The first trope concerns the assumption that the Spanish Civil War, the Franco regime and the subsequent diaspora were an anti-natural interruption of Spain’s modernization process, which is thus largely regarded as teleological. This trope is most obvious the multiple ‘what if’ stories that have proliferated under democracy, or what Hispanist Ángel Loureiro has called ‘the memory of what didn’t happen’: it is assumed, and often fictionalized in a remarkable depth of detail, that, had the exiles stayed in Spain, Spanish cultural life would have been very different because it would have followed, as it were, its natural course. The same goes for music: I have read more than one music critic or journalist speculating about what Bacarisse or Gerhard would have written had they been able to stay in Spain. Although, on a general level, it seems reasonable to assume that culture and the arts in Spain would have developed very differently had the Franco dictatorship not happened, the issue is that such ‘what if’ stories seem to regard the biographies and careers of the exiles as an organic, inevitable and necessary process rendered impossible only by the start of the Franco regime, rather than as contingent on a number of factors other than the political situation.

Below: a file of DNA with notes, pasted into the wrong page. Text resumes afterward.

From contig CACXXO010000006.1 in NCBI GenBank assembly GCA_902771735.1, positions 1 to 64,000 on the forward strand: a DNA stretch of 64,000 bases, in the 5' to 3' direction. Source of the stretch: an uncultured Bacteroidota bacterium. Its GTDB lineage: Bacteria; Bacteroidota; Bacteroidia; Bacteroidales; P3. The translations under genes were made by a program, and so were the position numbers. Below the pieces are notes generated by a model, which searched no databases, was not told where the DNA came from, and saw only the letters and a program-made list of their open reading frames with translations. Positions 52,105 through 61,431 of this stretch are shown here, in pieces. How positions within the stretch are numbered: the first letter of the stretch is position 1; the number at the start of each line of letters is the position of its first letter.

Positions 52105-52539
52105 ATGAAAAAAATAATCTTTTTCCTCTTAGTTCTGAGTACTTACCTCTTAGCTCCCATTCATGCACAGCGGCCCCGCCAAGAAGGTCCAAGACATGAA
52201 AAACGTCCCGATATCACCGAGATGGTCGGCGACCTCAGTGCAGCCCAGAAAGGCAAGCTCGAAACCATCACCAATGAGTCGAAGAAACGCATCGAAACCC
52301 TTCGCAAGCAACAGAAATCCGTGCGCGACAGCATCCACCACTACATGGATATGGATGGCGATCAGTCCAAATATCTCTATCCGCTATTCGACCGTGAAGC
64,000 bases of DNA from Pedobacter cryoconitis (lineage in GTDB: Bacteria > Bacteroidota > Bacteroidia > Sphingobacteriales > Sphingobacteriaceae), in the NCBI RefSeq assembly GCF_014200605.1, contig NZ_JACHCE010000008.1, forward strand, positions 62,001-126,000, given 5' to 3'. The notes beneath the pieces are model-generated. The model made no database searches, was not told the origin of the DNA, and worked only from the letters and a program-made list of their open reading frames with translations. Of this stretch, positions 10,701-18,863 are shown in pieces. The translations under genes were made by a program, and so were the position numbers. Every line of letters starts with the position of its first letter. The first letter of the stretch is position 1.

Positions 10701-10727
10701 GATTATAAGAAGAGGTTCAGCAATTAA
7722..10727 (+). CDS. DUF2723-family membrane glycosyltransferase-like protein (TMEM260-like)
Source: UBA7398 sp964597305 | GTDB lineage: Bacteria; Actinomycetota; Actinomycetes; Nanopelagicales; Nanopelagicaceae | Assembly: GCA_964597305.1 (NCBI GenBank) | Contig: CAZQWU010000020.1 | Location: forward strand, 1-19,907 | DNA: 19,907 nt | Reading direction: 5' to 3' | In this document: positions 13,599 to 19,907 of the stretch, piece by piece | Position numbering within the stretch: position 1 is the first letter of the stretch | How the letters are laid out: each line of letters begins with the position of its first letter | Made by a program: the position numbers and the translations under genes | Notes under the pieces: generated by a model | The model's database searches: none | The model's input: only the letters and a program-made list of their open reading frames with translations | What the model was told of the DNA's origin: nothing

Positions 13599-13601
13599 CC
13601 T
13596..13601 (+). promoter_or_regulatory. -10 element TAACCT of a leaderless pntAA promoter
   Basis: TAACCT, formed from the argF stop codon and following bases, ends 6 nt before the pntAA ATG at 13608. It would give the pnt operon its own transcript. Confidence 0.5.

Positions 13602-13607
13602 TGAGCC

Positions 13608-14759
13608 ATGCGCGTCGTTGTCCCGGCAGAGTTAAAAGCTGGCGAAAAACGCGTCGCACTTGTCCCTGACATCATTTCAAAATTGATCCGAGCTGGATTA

The second trope assumes that this interruption can be partially made up for by reintegrating the exiles, even if only symbolically, to Spanish political and cultural life. According to this discourse, the exiles and their work should be reintegrated into Spain not simply because they created good cultural products, but because there is something exemplary and even morally superior about them which can help with modernizing processes such as democratic and national regeneration; this is pretty much the starting point of José Luis Abellán’s extensive and well documented El exilio español de 1939 (Madrid: Taurus, 1976), published hardly a year after Franco’s death. This trope, though, regards political and artistic modernity as equivalent, which is deeply problematic. And we could also ask ourselves, as Sebastiaan Faber does, what exactly is exemplary or morally superior about the exiles.